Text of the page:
Mark Ronson has made his return with the electro-Motown single “Uptown Funk,” and this week the infectious track made its way to the No. 10 spot on Billboard‘s Hot 100. Paired with Bruno Mars, who sings and plays drums on the track and co-directed the video, Ronson for sure has a solid gold radio hit on his hands.
We spoke to Ronson in his hotel room in New York City’s Gramercy Park about exactly how “Uptown Funk” was recorded, why uptown New York City is so influential for him and whether music has been good for wooing women.
Radio.com: The video for “Uptown Funk” is clearly a retro-spectacular view of Hollywood’s view of New York City. Why did you take that route?
Mark Ronson: There’s a lot of “uptowns” all across America. Obviously and famously in New York, but there’s also New Orleans, Oakland and Minneapolis. But Bruno [Mars] has family from the Bronx and I grew up on 90th and Riverside [the Upper West Side]. I guess that’s why we choose that uptown. It was the one that was in our heads when we were writing the song.
Do you think uptown in the city has seen a cultural resurgence in the last decade? It used to be very uncool to live on the upper anything and still a bit dangerous to live in Harlem or Spanish Harlem.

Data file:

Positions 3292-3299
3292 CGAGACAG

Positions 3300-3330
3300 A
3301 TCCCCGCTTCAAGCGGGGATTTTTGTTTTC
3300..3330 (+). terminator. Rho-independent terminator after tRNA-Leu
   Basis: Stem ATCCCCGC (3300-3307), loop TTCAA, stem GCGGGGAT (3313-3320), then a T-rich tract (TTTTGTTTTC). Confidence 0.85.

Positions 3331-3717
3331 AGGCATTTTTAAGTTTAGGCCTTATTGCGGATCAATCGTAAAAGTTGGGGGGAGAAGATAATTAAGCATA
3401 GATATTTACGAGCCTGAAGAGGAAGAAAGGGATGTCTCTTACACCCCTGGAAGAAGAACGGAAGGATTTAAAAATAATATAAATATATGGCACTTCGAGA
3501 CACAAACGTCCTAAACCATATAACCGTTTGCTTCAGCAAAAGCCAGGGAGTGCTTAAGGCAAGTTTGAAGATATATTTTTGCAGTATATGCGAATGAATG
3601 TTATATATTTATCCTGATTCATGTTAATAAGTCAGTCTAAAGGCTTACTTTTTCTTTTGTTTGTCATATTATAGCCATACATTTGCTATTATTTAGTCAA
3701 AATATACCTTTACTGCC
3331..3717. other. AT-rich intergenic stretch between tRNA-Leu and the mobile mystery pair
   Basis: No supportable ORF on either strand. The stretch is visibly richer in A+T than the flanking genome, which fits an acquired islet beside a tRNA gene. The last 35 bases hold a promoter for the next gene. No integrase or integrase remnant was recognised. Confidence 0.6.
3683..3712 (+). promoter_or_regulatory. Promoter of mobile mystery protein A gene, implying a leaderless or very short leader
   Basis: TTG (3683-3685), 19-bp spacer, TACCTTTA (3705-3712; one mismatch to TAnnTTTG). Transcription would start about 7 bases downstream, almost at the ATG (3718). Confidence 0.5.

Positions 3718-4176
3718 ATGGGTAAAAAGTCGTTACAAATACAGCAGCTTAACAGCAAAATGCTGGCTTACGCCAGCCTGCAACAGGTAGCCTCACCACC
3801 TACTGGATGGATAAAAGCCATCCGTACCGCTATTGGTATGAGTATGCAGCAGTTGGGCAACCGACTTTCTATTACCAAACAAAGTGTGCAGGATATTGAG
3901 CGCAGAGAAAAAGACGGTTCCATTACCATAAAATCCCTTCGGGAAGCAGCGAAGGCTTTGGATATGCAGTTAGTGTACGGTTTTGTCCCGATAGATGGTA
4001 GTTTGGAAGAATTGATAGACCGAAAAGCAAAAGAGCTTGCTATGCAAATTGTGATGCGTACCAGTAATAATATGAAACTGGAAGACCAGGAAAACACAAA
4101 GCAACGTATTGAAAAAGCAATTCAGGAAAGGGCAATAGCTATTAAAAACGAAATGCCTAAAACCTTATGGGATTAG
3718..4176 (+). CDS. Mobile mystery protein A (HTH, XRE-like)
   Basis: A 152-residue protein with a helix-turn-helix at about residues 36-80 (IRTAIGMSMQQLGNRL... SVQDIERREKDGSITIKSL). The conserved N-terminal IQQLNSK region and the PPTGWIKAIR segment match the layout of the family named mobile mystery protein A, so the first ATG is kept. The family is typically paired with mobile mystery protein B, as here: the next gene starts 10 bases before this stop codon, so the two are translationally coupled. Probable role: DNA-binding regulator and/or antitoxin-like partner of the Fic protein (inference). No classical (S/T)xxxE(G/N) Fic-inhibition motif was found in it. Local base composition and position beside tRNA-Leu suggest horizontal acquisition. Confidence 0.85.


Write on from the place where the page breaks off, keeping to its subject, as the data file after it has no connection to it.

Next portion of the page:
I’m not really sure. Where I grew up, there were parts of it that were nice and there were parts that we’re projects and you knew not to walk through them at night. I think that’s the charm of the Upper West Side. You get more of a mix of people than the Upper East Side. But I never thought of the Upper West Side as uptown, actually. I always thought of it as meaning Harlem and up. I know that over the past 20 years Harlem has become gentrified, for better or for worse, but I think that it’s more about the magical illusion that captures for music. Basically all the music that I love comes from jazz, blues and soul anyway, so of course there’s a strong relationship there to uptown and Harlem.